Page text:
A dubitante (pronounced d[y]oo-bi-tan-tee) opinion indicates that “the judge doubted a legal point but was unwilling to state that it was wrong.” Judges rarely write dubitante opinions or use the term, and informal polling suggests not many legal scholars are aware of the practice. This short essay endeavors to shed some light on the use of the term dubitante in judicial opinions and spark discussion as to the merits of the dubitante opinion--What is a dubitante opinion? When was the term first used, and how often is the term used? Who uses it and how? What are the consequences of its use?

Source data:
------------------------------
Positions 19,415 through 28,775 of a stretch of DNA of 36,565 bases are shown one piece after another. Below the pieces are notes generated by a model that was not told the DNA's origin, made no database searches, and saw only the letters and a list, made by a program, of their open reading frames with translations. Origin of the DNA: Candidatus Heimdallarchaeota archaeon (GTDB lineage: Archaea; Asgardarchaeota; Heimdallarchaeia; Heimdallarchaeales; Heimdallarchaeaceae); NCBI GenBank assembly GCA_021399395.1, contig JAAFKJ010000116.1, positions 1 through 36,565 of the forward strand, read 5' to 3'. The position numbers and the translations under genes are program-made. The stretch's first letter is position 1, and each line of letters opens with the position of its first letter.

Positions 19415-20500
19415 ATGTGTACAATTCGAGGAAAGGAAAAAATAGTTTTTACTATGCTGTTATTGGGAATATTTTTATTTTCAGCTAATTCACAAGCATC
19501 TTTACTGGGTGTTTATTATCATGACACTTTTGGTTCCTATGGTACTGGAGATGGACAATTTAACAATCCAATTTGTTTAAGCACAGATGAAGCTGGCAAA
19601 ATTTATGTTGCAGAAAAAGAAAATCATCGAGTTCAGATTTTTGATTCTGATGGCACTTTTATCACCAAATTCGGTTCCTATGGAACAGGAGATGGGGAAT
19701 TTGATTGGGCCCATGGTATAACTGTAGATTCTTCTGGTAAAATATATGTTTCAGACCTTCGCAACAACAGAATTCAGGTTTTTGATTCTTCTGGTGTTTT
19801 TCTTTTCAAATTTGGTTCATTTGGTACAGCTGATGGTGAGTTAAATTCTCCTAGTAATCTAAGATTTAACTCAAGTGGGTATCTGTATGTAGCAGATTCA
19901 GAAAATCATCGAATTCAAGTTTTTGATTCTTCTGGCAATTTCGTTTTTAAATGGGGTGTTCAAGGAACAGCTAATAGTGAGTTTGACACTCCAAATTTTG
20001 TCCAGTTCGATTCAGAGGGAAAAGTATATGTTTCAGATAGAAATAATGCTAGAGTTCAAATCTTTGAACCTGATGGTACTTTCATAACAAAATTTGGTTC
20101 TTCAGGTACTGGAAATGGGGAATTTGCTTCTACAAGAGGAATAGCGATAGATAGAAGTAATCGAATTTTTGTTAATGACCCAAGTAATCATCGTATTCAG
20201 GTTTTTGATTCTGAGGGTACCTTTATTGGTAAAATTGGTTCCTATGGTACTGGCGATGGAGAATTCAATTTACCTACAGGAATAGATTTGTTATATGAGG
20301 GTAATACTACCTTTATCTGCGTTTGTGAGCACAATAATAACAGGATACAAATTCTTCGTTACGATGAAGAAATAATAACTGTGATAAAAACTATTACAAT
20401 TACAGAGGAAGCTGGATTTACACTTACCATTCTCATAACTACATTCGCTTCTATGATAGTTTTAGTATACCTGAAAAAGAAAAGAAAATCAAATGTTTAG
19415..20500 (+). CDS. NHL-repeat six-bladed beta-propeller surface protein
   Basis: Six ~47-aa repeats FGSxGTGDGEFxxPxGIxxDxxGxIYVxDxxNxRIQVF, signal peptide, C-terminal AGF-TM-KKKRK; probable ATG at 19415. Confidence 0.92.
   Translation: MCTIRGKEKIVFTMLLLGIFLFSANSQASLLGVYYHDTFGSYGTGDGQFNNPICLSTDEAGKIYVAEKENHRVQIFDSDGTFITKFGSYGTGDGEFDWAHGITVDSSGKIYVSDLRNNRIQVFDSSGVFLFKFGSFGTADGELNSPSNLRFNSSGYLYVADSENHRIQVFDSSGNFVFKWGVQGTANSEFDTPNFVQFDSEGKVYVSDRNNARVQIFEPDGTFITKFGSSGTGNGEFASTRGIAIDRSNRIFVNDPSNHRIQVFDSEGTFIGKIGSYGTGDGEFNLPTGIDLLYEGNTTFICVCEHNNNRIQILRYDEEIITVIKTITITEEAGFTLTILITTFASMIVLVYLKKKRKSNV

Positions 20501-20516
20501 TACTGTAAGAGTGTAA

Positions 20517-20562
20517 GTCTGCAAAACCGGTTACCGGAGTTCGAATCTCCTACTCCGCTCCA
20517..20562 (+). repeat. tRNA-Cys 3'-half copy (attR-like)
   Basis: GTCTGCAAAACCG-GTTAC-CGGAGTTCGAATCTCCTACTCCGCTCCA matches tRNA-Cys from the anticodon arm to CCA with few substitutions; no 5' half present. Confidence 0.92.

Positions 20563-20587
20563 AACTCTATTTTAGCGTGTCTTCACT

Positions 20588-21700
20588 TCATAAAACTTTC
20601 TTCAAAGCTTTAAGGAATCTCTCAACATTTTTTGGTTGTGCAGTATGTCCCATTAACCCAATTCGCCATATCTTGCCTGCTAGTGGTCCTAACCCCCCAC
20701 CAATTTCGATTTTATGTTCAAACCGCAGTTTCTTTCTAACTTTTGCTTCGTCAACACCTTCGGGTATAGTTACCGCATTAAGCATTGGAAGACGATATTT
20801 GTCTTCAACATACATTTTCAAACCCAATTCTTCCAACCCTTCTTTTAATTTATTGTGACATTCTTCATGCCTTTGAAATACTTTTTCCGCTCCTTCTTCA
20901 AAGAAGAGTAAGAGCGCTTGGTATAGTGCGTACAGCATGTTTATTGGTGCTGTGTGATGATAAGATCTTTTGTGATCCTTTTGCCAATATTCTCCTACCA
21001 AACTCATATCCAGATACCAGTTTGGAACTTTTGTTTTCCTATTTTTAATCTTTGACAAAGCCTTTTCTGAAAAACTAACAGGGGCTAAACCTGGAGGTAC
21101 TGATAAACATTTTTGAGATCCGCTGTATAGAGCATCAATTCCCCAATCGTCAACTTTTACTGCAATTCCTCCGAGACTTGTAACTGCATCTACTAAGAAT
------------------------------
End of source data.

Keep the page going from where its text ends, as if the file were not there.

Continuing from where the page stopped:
Jason J. Czarnezki, The Dubitante Opinion, 39 Akron L. Rev. 1 (2006), http://digitalcommons.pace.edu/lawfaculty/905/.